By Race Relations Commissioner, Meng Foon and Equal Employment Opportunities Commissioner, Saunoamaali'i Dr Karanina Sumeo
Opinion - If one thing is certain during these uncertain times of Covid-19, it is that a hurting community doesn't need more pain thrown its way.
Over the weekend it emerged that members of the Pacific community in Tauranga were asked to provide their passports when they sought to be vaccinated against the coronavirus.
The district health board involved has apologised for asking for something that was not required, and the CEO has said an assumption was made that the group were seasonal workers without National Health Index numbers.
It is disturbing that just weeks after the government issued an apology for the Dawn Raids, members of the Pacific community were unnecessarily and insensitively asked for their passports.
This is the same DHB that issued inappropriate Māori imagery around their Covid vaccination campaign, only for the material to be pulled after a public outcry.
More rigorous processes were promised then. We hope robust processes will not just be a promise.
In general, common decency and consideration seem to have become casualties of the Covid-19 pandemic.
Last week media coverage focussed on the fact a large proportion of people inflicted with the latest iteration of the coronavirus are members of the Samoan community.
Most people would see this as just an observation or statistical fact, but unfortunately, rather than supporting the community in a difficult time, some saw it as appropriate to attack the community online.
When the initial cases hit the headlines neither individuals nor groups were blamed for the outbreak. This should be the case for anyone who contracts Covid-19, but unfortunately ethnicity seems to change the landscape for some.
Racism is nothing new, but its ugly head rears up often during stressful times, it seems.
Our research last year showed that Māori and Chinese communities bore a significant brunt of discrimination and abuse during the early stages of the pandemic. That work was done before subsequent outbreaks, which triggered negative treatment of Pacific people too.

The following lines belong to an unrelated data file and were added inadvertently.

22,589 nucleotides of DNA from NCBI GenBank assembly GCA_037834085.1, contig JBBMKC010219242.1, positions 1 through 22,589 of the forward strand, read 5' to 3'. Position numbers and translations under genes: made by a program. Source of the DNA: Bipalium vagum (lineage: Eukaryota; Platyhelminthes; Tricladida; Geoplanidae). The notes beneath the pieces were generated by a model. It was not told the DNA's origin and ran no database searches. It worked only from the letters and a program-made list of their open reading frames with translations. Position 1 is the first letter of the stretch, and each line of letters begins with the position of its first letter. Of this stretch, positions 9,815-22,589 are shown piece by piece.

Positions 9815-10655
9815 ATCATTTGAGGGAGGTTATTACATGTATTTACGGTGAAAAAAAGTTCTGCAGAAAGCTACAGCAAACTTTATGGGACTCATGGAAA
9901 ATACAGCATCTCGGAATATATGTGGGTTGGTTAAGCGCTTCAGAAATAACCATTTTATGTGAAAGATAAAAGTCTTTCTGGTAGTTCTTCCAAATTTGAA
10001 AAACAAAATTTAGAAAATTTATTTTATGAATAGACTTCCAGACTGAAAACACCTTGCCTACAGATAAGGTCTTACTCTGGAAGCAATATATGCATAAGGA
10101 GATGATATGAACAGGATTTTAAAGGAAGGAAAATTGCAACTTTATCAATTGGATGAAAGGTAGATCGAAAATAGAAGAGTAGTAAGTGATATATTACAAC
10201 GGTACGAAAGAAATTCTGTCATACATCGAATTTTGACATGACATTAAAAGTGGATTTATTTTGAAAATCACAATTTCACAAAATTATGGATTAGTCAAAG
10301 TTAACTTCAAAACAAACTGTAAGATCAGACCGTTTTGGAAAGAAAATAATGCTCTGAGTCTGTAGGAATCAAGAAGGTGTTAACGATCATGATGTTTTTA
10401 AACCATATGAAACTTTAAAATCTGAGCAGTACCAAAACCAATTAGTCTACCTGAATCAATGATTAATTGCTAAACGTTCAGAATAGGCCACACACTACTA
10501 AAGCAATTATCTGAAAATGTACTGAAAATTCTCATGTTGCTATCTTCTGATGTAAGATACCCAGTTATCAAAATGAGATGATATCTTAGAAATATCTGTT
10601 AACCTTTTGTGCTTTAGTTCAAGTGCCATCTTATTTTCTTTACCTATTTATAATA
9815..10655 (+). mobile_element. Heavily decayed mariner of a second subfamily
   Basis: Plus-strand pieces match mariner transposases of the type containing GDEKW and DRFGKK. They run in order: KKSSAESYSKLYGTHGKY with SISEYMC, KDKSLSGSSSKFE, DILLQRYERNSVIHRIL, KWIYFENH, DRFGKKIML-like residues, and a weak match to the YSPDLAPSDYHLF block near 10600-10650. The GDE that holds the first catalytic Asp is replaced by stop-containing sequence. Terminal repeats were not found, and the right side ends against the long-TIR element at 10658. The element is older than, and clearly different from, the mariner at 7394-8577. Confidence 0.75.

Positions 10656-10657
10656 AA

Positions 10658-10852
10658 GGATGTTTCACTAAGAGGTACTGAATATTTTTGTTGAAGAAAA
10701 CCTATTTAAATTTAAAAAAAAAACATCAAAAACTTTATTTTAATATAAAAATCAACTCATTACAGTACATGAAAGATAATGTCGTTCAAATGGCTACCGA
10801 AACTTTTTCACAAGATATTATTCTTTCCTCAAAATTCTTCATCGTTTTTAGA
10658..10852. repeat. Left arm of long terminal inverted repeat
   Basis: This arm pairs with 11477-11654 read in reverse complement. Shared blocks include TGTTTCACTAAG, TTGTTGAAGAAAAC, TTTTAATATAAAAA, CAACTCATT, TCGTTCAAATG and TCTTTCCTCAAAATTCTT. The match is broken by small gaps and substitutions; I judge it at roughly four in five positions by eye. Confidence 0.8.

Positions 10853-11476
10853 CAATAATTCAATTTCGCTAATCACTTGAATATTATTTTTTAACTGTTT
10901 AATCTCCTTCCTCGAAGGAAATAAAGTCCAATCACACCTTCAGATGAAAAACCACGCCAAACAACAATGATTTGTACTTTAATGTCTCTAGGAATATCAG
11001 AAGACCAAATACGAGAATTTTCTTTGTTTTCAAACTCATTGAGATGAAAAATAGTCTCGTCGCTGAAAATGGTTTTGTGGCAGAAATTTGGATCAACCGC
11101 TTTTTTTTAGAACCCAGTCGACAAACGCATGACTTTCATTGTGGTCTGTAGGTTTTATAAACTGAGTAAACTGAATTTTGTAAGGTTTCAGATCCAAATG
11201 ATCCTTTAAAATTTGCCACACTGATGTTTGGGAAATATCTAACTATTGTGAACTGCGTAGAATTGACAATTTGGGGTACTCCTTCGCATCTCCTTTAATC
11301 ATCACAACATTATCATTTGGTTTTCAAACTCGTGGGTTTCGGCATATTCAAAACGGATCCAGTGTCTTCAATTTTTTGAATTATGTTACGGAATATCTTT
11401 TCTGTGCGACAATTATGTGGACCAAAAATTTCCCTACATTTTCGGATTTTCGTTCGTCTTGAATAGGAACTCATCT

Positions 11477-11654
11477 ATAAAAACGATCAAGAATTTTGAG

Racism affects people's sense of belonging and can trigger mental and emotional suffering, magnified even more in the isolation of a lockdown.
A Samoan community leader and senior social policy researcher, Tafaoimalo Loudeen Parsons, describes the impact such treatment can have at this time.
"Racism and discriminatory practices humiliate people and communities and rob us of energy and resolve to defeat Covid-19."
We are all aware of the constant stream of 'be kind' messages, but perhaps people need reminding that being kind also means not being racist.
The irony is that Pacific communities are leading the way in terms of testing rates.
Pacific people are also doubly-vulnerable at this time, both through inequities in health delivery and the fact that many work on the frontline, serving us all.
With the highly publicised Dawn Raids apology fresh in our minds, it should be a high priority to address the hurt that the Pacific community is again experiencing.
The media play an important role in reporting accurate information, and are doing well for the most part, but it should also be recognised that they can influence public opinion - including the potential for ethnic groups to be vilified or targeted.
This has clearly happened over the past few days.
Not all stereotypes are underpinned by malice, but without context, they almost always cause harm.
The media need to continue to focus on facts which are essential to public safety, and the public should focus on health matters. We should all avoid stigmatising ethnic groups, suburbs or people in any way.
The process of 'othering' can debilitate, so let's be proud of various backgrounds and realise that our diverse communities are our strength, not our weakness.
That bright diversity provided by our Pacific communities in particular can be seen across the country and internationally.
Look at the announcement of the latest All Blacks captain, Ardie Savea, who paid tribute to his parents who migrated from Samoa when fronting the media. A humble and polite man off the field, he has been devastatingly good for the teams he's represented.
All three have spoken of how much family, and indeed Aotearoa New Zealand, mean to them.
Closer to home we see many Pacific youth rallying around communities in need through such initiatives as South Seas Healthcare's Bubblegum hub.
The way this community is contributing in so many ways should send a message to people harmfully displaying their bias.
There is no blame or shame in having Covid-19, and nor should any blame or shame be centred on any particular community.